Cambusbarron Community Development Trust is currently raising funds in order to purchase and manage approximately 60 hectares of Gillies Hill. We have been successful in obtaining much of the funds required from national grant funding bodies but we will need to top this money up with funds raised from our supporters.
Our Crowdfunder campaign is now closed and managed to raise £4,025. Thank you for all your contributions.
You can still visit our Donations page to make a direct donation to the trust.
We are planning several events in the near future. See our news page Here.
History lies everywhere on the ancient Gillies Hill in the village of Cambusbarron, just outside Stirling. Early Iron Age settlements tell us that the area was in use around 2000 years ago and there are the remains of a Hill Fort and a smaller Dun on the hill. Gillies Hill takes its name from the ‘gillies’ (servants) of Robert the Bruce’s army, who camped on the hill during the Battle of Bannockburn in 1314. More recent ruins to be found in the woodland are those of Polmaise castle, built in 1865 and demolished in 1966, the walled garden, and the old curling ponds. The hill has been the site of lime-mining since the late 18th century, and quarrying still continues on parts of the hill.
The hill contains a mixture of ancient mixed woodland, plantation, and heathland. The earliest mapping of trees on the hill dates back to the 1580s, with many old specimens present. Red squirrels and deer live in the woods, as do a number of other woodland animals. The area is used extensively by hikers, dog walkers, bikers and picnickers who come to enjoy the old woodland. Climbers and dirt-bikers also use the old quarries.
Gillies Hill is currently in private ownership and the woods have not been fully managed for some time. Many of the paths are overgrown and regular ‘slash and burn’ parties have been held to try and keep the old Polmaise Castle rhododendrons under control! Mountain bike jumps and boardwalks in the woods are urgently in need of maintenance, and the old walled garden and curling ponds have fallen into disrepair. The area we are seeking to buy does not include the Quarries, but does include the castle ruins, and the ‘Dark Wood’ pine plantation, as well as extensive mixed woodland and the remains of the Polmaise castle landscaping. The South side of Gillies Hill is under threat from quarrying, but the area we are looking to purchase is not included in this area. The part we are looking at is not at risk in the short term but we are worried what the future will hold if it remains in private ownership. Housing developments have been proposed on the East and the West sides and a conventional logging of the wood would impact of many aspects of the native wildlife. Paths are becoming overgrown and there is no management of the land for community use.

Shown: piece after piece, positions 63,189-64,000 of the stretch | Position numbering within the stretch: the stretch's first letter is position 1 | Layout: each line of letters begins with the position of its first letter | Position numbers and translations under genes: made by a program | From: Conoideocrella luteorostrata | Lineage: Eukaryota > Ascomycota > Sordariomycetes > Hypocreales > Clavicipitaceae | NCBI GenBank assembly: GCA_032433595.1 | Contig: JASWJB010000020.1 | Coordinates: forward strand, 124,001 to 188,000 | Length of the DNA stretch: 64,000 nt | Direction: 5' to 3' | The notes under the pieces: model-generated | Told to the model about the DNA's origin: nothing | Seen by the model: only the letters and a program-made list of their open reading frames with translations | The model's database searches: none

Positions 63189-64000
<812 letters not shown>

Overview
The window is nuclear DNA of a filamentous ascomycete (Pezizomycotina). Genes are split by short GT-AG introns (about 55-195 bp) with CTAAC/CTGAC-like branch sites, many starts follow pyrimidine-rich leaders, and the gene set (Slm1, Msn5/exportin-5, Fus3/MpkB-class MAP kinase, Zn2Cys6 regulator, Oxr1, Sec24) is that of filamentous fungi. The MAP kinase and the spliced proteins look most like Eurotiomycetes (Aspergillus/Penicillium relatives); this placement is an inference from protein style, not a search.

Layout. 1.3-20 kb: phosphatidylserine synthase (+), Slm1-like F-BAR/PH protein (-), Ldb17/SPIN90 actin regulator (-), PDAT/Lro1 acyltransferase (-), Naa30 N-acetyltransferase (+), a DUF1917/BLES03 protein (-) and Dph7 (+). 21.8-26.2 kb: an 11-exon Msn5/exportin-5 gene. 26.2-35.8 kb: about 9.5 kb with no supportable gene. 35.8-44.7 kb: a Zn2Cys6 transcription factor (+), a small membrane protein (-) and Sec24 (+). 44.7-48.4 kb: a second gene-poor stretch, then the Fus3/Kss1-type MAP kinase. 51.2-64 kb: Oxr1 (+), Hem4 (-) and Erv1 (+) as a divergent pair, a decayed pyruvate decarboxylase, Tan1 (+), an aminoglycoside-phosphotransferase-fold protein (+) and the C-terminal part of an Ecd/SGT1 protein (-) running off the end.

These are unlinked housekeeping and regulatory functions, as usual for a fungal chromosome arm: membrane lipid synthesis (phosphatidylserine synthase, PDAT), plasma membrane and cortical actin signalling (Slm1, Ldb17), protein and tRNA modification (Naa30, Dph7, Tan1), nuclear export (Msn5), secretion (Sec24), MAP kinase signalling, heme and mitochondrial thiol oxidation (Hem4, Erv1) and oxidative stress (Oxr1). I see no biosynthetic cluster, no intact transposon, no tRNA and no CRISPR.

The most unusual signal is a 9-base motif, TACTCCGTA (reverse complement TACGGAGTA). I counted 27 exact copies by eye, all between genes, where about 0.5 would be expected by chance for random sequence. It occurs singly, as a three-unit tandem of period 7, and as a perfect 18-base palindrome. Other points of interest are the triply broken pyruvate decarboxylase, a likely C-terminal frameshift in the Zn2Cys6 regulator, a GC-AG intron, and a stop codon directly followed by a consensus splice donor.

We have a vision to bring the land into community ownership. With this would come the responsibility to effectively manage the land to preserve what we have, enable sustainable use by the community and develop facilities to allow the land to be accessed and enjoyed by as wide a cross section of people as possible.
Protecting our red squirrels is high on our priorities and to do this we need to keep areas of the hill wild. Preserving the history of the walled garden, Murray memorial, castle ruins and many other characteristic features.
Enable access by more people including the very young and the very old. People like to use the hill for several different activities and with careful work, the land can be made suitable and safe for different activities.
Some paths need to be upgraded to flatten them out and improve drainage. This will allow disabled access and allow more people to access the beauty of the hill.
The walled garden has fallen into disrepair and the walls are in a dilapidated state. Work to improve their safety will enable us to consider projects to bring the land back into public use with the possibility of allotments or craft workshops to provide a place for people to enjoy the natural environment and support healthy living and local employment.
Our children need to learn about their surroundings and where better to do this than on the hill. We have already developed an area for more open access by the community adjacent to the primary school but a more permanent facility within the woodland setting could be a fantastic asset from which to teach our young people about the land so that they can learn to love and respect what we have on our doorstep.
Red Squirrel trail
The red squirrels are our hidden gems. They can hide in plain sight and are part of the ancient natural environment we would wish to protect. We have an ambition to create an environment where they can live a natural life coupled with a trail to enable the public to observe them so we can teach people to appreciate what we have and what we can sustain if we care for it properly.